Have A Nice Mechanical Meltdown, See You Next Fall
Over The Moon Games exploded into the gaming world in 2014 with The Fall – Evaluation, a title that I sorely regret forgetting to pick up now more than ever. It won the Best Story award from Giant Bomb that same year, and if this sequel is any indicator to the quality of the first game, it’s not difficult to understand why.
A gruelling four years have passed in that time, and fans of ARID and her harrowing journey can now find out what happens to her in the follow up: The Fall Part 2 – Unbound which may leave something to desire in terms of naming conventions, but will otherwise bring fans up to speed on what’s going on with our favorite, albeit terrifying, A.I.
It appears that Unbound picks up near immediately where Evaluation leaves off. ARID had just discovered that for all her work in attempting to save Josephs, her superior, he was actually never present in the combat suite she was piloting (think Cortana controlling Chief’s armor but Chief not being inside). This leads to her being interpreted as a rogue AI and decommissioned by the AI at the Domesticon facility in the final minutes of the game.
ARID wakes up and retakes control of her body at the beginning of Unbound, setting out to find Josephs and discover what went wrong. Over the course of time, she goes on a very interesting journey through both the real world and cyberspace in as she traces the network signal responsible for assigning her decommissioning. She will make friends, or enemies, of those she encounters while hurtling on a crash course towards her objective. What will come of it, and who, or what, will ARID be at the end? That will be for the player to decide.
The Butler Did It
The game doesn’t start you out light in terms of puzzles, and that was probably a wake-up call on what to expect for the rest of my time with this game. How the player interacts with the environment hasn’t seemed to change from Evaluation to Unbound either. You’re still handling a gun/flashlight combo that you let fall over various points in the environment (see above image for better example). From here you will get a mini menu where you can select between the listed options to choose what you want to do. Generally, this is easy enough, but these features can change depending on what you pick up along the way, so take notes on what you come across. If those spaces or items are pertinent to a puzzle, inventory items may change how you interact with those locations.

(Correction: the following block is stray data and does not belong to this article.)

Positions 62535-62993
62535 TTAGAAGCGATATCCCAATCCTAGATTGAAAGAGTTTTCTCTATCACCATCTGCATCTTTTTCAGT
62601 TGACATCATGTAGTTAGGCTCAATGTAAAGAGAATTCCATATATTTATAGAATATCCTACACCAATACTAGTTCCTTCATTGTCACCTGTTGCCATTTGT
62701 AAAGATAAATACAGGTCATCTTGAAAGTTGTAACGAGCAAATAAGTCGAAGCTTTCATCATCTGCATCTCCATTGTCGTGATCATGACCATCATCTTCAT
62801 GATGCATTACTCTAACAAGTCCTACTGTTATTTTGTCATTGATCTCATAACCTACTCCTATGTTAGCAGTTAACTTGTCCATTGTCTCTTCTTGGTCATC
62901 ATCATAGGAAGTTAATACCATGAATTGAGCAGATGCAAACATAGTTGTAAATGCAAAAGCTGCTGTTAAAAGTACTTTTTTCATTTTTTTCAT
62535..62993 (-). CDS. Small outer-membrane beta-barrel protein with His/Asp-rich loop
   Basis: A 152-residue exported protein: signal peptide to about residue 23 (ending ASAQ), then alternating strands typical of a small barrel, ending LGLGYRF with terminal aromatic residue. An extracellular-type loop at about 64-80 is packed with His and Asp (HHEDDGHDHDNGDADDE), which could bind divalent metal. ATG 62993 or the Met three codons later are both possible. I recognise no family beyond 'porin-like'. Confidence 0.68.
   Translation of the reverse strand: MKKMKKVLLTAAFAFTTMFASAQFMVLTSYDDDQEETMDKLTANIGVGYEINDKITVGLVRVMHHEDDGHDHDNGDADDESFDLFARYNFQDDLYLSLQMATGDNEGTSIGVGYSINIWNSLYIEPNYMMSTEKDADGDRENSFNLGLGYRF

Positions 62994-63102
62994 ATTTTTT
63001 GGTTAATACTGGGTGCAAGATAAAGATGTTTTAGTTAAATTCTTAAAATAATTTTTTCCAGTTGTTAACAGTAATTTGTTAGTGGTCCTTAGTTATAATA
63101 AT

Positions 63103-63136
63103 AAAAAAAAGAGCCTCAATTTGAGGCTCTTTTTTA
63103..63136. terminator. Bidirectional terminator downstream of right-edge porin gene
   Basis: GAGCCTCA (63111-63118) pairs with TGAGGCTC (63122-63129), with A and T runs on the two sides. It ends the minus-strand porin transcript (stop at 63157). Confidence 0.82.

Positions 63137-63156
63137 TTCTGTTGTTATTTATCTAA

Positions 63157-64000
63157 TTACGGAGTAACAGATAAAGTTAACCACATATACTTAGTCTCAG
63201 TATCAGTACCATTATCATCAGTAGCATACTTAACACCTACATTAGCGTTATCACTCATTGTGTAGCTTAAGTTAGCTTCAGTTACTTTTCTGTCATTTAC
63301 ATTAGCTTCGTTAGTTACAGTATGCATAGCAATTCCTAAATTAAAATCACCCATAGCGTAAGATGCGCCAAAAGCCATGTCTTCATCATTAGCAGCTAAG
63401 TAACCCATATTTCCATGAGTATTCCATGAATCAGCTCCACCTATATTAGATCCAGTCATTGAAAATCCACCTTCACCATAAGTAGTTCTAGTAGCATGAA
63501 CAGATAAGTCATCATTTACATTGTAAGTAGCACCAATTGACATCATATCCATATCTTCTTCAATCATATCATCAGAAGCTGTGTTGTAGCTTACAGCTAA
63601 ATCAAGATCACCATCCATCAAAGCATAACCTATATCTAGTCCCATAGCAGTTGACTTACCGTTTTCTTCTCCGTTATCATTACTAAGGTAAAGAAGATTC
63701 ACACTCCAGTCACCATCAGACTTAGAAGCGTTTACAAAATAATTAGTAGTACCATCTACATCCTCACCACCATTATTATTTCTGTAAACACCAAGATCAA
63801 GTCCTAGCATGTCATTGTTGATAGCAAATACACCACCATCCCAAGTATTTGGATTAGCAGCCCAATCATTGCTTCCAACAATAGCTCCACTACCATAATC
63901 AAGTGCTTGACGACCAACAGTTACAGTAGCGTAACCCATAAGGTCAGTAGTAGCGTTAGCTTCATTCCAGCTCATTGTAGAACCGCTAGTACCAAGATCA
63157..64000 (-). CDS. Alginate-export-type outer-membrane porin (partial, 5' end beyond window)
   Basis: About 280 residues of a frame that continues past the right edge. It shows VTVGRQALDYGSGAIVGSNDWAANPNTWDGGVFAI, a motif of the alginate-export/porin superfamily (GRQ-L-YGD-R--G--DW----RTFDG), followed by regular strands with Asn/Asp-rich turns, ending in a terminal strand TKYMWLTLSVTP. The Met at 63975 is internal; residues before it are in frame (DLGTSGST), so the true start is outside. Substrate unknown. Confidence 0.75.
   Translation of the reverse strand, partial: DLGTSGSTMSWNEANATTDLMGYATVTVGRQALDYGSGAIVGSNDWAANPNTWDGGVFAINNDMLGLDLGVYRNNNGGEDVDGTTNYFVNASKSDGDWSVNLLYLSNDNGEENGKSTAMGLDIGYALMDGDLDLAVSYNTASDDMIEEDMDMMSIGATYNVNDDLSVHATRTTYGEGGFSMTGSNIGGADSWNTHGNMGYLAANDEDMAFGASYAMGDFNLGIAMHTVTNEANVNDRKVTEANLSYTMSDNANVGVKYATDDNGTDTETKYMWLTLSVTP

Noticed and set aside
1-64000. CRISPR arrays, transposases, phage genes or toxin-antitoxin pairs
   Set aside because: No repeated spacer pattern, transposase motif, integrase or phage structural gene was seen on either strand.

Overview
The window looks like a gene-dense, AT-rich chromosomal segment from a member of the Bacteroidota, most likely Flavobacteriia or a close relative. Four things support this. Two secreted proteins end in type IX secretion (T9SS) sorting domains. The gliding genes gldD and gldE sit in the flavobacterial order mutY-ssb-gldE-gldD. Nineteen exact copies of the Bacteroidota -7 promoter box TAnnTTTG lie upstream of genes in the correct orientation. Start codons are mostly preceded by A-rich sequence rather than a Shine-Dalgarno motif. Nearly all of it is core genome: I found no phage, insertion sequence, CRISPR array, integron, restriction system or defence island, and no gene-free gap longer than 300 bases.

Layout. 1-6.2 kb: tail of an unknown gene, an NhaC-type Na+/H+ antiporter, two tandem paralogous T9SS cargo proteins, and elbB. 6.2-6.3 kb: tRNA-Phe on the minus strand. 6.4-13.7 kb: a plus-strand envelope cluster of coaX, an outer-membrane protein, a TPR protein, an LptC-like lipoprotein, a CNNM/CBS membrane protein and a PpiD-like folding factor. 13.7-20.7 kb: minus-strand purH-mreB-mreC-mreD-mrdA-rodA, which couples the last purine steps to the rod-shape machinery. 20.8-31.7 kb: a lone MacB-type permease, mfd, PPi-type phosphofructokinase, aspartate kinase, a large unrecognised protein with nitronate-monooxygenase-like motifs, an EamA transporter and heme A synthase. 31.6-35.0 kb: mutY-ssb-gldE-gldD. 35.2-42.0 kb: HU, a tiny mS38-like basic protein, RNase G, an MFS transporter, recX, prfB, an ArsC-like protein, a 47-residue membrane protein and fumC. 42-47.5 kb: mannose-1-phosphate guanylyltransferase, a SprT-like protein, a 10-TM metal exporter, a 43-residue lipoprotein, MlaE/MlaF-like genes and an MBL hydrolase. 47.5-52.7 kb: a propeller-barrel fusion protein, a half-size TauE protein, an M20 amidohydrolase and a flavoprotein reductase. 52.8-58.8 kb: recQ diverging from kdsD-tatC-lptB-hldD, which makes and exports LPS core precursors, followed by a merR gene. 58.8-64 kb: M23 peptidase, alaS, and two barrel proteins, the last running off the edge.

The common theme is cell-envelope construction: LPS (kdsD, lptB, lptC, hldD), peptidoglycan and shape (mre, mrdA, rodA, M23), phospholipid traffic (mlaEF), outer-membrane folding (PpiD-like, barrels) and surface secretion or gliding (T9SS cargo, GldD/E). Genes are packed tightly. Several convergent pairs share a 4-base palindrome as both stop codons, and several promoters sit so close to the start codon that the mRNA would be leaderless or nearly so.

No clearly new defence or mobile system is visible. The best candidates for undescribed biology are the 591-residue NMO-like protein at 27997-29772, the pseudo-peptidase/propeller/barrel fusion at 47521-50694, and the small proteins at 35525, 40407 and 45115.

The order in which you do things is important as well, requiring more than a little problem solving as players progress. One particular puzzle that had me for a while was while I was controlling The Butler. The Butler lives in a mansion and is awakened once every night to make tea for his master. As ARID works inside of him you get to follow him around in his nightly routine. Things are, shall we say, uncanny in this household. Nevertheless, The Butler is persistent in accomplishing his singular goals, and thus ARID must use her wits to break his cycle to accomplish her agenda.
There are items all over the mansion with which ARID can interact with, however, she must always work within the limitations of The Butler’s programming. ARID must, therefore, set out to break him if she is to reach her objective. This seems to be a common theme throughout The Fall, though it has a tendency to be abstract in its application. Is extending past one’s limitations a good thing? For people we generally think so, but what about in the case of an AI who is given these limitations for a reason?
Domo Arigato, Mr. Roboto